When preparing a mixed bed of the first catalyst component and the second catalyst component, particles of the first catalyst component and particles of the second catalyst component of about the same particle size can be blended. Alternatively, both the first catalyst component and the second catalyst can be intimately blended such as by grinding and the powder then formed into other shapes such as pellets, tablets, agglomerates, extrudates, and the like, such that each particle in the catalytic zone comprises an intimate blend of the two catalyst components.

Other appropriate techniques for obtaining a composite of the two catalyst components can be used.

The proportion of second catalyst component to the first catalyst component in the composite catalyst system can vary widely. At least about 0.1 part by weight of the second catalyst component should be present for each part by weight of the first catalyst component. There is no theoretical upper limit for the amount of the second catalyst component which can be present. Preferred ratios, for ease of catalyst blending, are about 0.5 to about 20 parts by weight of the second catalyst component per part by weight of the first catalyst component. Ratios of about 2 to about 10 parts by weight of the second catalyst component per part by weight of the first catalyst component are especially preferred because excellent catalyst performance is obtained.

Catalysts according to the invention are useful, for example, for the conversion of olefins via the olefin disproportionation or olefin metathesis reaction.

Reactants

The process of the present invention comprises contacting at least one olefin selected from the group consisting of acyclic mono- and polyenes having at least three carbon atoms per molecule and cycloalkyl and aryl derivatives thereof; cyclic mono- and polyenes having at least four carbon atoms per molecule and alkyl and aryl derivatives thereof; mixtures of two or more of the above olefins; and mixtures of ethylene with one or more of the above olefins capable of undergoing disproportionation with catalysts prepared according to the invention. Although not limited thereto, olefins employed in the practice of the invention will preferably have up to about 30 carbon atoms, since longer chain olefins are more difficult to handle than olefins of about 30 carbon atoms or less. Where mixtures of the above olefins with ethylene are subjected to disproportionation reaction conditions, it is desirable that the molar ratio of ethylene to olefin be at least 2. Preferably, ethylene:olefin ratios of about 4:1 or higher will be employed for good results.

Some specific examples of olefins suitable for reactions of this invention include propylene, 1-butene, 2-butene, 1-pentene, 2-pentene, 2,4,4-trimethyl-2-pentene and 2,4,4-trimethyl-1-pentene(diisobutylene isomers), 1-hexene, 1,4-hexadiene, 2-heptene, 1-octene, 2,5-octadiene, 2-nonene, 1-dodecene, 2-tetradecene, 1-hexadecene, 1-phenyl-2-butene, 4-octene, 3-eicosene, 3-hexene, vinylcyclohexane, 1,4-pentadiene, 1,4,7-dodecatriene, 2-methyl-4-octene, 4-vinylcyclohexene, 1,7-octadiene, 1,5,9,13,17-octadecapentaene, 8-cyclopentyl-4,5-dimethyl-1-decene, 6,6-dimethyl-1,4-octadiene, and 3-heptene, and the like, and mixtures of two or more thereof.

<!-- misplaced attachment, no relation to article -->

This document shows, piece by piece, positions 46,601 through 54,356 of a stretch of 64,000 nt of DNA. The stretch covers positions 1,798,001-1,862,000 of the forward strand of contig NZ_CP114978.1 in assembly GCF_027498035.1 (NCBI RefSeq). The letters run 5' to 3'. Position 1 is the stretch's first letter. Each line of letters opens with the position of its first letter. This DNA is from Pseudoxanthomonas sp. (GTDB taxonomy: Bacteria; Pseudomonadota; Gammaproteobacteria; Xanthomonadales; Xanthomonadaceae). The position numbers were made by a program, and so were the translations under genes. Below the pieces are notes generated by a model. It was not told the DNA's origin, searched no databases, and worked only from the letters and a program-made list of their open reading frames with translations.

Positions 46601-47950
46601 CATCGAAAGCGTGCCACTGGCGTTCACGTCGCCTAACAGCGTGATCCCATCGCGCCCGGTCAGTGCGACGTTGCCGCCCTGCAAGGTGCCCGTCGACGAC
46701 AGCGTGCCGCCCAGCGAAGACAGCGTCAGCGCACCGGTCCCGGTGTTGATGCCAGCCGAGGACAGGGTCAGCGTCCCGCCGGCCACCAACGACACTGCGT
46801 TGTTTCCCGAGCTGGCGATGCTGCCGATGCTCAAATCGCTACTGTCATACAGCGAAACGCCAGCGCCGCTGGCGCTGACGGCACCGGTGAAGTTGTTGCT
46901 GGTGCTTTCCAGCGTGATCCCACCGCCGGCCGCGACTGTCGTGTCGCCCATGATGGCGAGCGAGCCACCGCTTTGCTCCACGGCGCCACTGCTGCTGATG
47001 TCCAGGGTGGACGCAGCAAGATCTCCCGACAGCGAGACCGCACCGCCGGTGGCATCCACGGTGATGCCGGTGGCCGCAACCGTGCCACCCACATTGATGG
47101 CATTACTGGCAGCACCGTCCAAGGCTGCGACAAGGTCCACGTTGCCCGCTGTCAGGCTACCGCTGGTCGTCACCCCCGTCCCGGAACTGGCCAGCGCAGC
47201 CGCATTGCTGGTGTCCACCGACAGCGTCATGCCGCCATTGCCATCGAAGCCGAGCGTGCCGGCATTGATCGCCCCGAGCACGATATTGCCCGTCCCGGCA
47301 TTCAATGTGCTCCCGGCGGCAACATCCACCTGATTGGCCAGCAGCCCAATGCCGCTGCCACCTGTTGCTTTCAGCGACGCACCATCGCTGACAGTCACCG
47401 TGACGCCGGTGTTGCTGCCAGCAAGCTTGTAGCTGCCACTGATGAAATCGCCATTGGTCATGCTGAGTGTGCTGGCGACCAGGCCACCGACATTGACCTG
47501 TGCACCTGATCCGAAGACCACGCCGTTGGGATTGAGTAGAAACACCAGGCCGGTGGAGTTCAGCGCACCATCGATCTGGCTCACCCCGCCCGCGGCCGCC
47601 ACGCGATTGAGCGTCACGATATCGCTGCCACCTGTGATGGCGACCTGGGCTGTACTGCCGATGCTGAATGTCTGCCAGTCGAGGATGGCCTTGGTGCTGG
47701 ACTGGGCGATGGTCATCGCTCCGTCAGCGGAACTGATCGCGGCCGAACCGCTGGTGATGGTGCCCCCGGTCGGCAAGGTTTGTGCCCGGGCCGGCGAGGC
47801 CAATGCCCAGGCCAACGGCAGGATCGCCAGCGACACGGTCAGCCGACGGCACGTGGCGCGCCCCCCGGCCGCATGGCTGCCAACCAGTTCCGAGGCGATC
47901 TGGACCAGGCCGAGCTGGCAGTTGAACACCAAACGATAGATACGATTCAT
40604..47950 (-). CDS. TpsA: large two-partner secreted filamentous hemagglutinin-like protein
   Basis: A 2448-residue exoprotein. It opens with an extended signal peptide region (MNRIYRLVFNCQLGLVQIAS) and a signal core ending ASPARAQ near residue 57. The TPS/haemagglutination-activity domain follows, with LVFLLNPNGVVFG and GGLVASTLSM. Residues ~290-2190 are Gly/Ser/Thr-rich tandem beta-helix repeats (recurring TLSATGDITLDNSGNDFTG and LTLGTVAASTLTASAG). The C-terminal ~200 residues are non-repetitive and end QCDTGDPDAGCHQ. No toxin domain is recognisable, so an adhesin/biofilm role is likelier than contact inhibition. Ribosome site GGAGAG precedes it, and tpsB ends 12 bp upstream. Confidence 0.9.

Some specific examples of cyclic olefins suitable for the reactions of this invention are cyclobutene, cyclopentene, cycloheptene, cyclooctene, 5-n-propylcyclooctene, cyclodecene, cyclododecene, 3,3,5,5-tetramethylcyclononene, 3,4,5,6,7-pentaethylcyclodecene, 1,5-cyclooctadiene, 1,5,9-cyclodecatriene, 1,4,7,10-cyclododecatetraene, 6-methyl-6-ethyl-1,4-cyclooctadiene and the like, and mixtures of two or more thereof.

DISPROPORTIONATION REACTION CONDITIONS

A combined catalyst comprising a first catalyst component comprising a silica support with an oxide of tungsten or a precursor of an oxide of tungsten and a Group I oxide or compound convertible to the oxide admixed with a second catalyst component as hereinbefore described is useful, for example, for the conversion of olefins via the olefin disproportionation reaction.

The reaction temperature can vary depending upon the catalyst and feed(s) employed and upon the desired reaction products. Typically the disproportionation is carried out at a temperature in the range of about 0 to about 600 C.; preferably for good conversion in relatively short reaction times, temperatures of from about 20 to about 500 C. are employed.

The disproportionation reaction can be carried out by contacting the olefins to be disproportionated with the combined catalyst in the liquid phase or the gas phase depending on structure and molecular weight of the olefin. Pressure during the disproportionation reaction can vary between wide limits. For example, pressures between 0.1 and 500 atmospheres are suitable, although preferred pressures are between about 1 and 40 atmospheres because good conversions are obtained with readily available equipment.